Family Time Is Imperative

How much time do you spend with your children each week? Do you gather for family meals? What do you know about your children s social life, their friends, what they do after school and ...

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How much time do you spend with your children each week? Do you gather for family meals? What do you know about your children s social life, their friends, what they do after school and on the weekends?

A recent survey indicated that more and more families spend very little family time together on a weekly basis. The traditional family meal at night and on Sundays seems to be a ritual of the past. All in the name of good activities, many families have abandoned an important, life-giving family activity.

We live and work in a fast paced society. More often than not, parents and children alike are running in 5 million directions at the same time. Some of those directions for both parents and children are not healthy. No matter what your family system, family time is imperative. The next-generation will only learn how to become healthy, functioning, good parents by what they see in us.

Our children need to see in our behavior that family bonding time is important, and is a major family priority. Therefore, there will be times when the regular golf game has to be postponed or canceled, or the night out with the girls, or the optional business meeting at work has to be missed for the sake of family.

Cellular and computer technology have revolutionized human communication and access to important information. However, they have also profoundly wounded the family and interpersonal communication.

It is exciting that some of our children on a regular basis are communicating with people in Australia and South Africa. Unfortunately, if it becomes the excuse as to why teenagers don t have time to communicate with their parents, there is something radically wrong with this dynamic. Parents who cave in to those kinds of excuses need to step back and take a deeper look at their own role as parents.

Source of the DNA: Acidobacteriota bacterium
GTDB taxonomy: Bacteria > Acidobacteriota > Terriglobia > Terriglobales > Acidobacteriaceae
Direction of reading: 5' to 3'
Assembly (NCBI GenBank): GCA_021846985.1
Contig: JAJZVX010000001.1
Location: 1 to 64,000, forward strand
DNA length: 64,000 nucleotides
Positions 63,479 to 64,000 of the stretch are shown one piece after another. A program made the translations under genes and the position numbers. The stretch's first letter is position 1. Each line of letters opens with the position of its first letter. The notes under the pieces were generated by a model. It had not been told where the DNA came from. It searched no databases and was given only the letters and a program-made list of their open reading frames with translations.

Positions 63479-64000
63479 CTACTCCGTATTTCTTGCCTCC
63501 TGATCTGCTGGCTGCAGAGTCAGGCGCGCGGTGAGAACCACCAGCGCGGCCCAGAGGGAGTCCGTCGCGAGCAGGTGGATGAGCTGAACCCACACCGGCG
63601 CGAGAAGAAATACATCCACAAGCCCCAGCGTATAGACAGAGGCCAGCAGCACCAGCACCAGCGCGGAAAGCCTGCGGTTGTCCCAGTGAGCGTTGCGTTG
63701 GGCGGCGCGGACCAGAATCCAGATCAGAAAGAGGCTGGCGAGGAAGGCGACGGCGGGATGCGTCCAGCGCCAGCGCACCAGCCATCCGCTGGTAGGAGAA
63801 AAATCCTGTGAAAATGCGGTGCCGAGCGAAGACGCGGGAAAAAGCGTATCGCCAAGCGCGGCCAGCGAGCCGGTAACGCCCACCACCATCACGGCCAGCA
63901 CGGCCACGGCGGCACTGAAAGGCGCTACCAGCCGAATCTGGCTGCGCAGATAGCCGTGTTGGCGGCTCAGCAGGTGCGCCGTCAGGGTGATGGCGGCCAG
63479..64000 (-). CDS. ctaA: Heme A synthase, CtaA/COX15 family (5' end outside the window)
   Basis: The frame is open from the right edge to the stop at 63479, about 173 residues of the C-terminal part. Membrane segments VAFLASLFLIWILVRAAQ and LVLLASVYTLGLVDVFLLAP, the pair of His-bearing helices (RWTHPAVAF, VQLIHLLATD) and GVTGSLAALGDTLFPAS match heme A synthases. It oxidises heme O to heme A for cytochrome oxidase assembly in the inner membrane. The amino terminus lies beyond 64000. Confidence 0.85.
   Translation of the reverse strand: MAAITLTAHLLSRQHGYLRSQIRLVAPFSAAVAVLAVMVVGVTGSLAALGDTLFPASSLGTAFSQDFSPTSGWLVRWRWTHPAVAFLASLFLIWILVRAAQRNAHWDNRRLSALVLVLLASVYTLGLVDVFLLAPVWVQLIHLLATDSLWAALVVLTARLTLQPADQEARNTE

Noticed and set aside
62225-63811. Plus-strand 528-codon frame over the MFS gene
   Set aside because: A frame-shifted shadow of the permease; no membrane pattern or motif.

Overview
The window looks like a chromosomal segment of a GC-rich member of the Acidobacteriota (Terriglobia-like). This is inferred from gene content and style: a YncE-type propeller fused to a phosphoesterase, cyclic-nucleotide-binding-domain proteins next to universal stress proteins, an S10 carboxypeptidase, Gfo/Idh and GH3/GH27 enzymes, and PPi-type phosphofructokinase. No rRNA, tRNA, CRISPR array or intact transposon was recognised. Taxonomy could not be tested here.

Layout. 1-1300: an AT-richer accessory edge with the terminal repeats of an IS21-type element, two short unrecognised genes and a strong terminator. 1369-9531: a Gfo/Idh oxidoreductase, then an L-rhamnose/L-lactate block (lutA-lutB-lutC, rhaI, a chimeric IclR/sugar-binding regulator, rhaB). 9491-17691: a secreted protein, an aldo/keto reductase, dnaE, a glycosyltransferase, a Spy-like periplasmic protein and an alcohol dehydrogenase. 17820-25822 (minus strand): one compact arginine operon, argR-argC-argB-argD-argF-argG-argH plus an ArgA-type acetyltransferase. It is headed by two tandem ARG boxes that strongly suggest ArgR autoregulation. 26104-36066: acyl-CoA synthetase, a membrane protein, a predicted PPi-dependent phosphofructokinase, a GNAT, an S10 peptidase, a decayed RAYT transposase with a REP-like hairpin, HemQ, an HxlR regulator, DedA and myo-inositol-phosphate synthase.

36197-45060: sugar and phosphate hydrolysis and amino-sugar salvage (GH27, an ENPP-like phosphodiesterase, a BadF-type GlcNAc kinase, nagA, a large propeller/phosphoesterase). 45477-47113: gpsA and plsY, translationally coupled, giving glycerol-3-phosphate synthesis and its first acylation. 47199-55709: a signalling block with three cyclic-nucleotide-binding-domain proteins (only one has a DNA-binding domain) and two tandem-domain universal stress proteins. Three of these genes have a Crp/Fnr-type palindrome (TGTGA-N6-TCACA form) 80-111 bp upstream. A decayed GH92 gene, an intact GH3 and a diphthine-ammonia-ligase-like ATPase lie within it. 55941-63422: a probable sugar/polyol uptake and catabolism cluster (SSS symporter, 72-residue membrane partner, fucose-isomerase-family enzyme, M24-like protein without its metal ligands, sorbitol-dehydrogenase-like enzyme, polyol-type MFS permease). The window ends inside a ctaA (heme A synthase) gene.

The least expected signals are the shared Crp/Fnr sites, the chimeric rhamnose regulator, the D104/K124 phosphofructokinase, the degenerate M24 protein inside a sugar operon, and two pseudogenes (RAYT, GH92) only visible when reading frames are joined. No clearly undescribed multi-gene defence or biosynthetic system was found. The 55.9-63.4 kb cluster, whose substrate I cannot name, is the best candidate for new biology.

Texting is a modern phenomenon that is paralyzing a growing number of families. Some teenagers become melodramatic when their texting privileges are suspended or canceled, or when they lose or misplace their phone. Some budding adolescents act like life itself is on the verge of ending.

A growing number of students are texting during class, distracting those around them and not paying attention to what the teacher might be presenting. Even churches at the beginning of services are asking members of the congregation to turn off all cellular technology, and not engage in cellular texting. For the first time in my 35 years as a teacher, I have added a paragraph in my syllabus regarding texting and cellular phones, indicating the consequences for noncompliance.

A growing number of parents have expressed real frustration in this regard. They have said that their children have become social mutants. They come home from school, go immediately to the computer and stay there until they are forced to go to bed. If they have to share computer time with other siblings, they go to their room and spend most of the night texting their friends. If they value doing homework, they might take some sporadic breaks and do some of their assignments for the next day.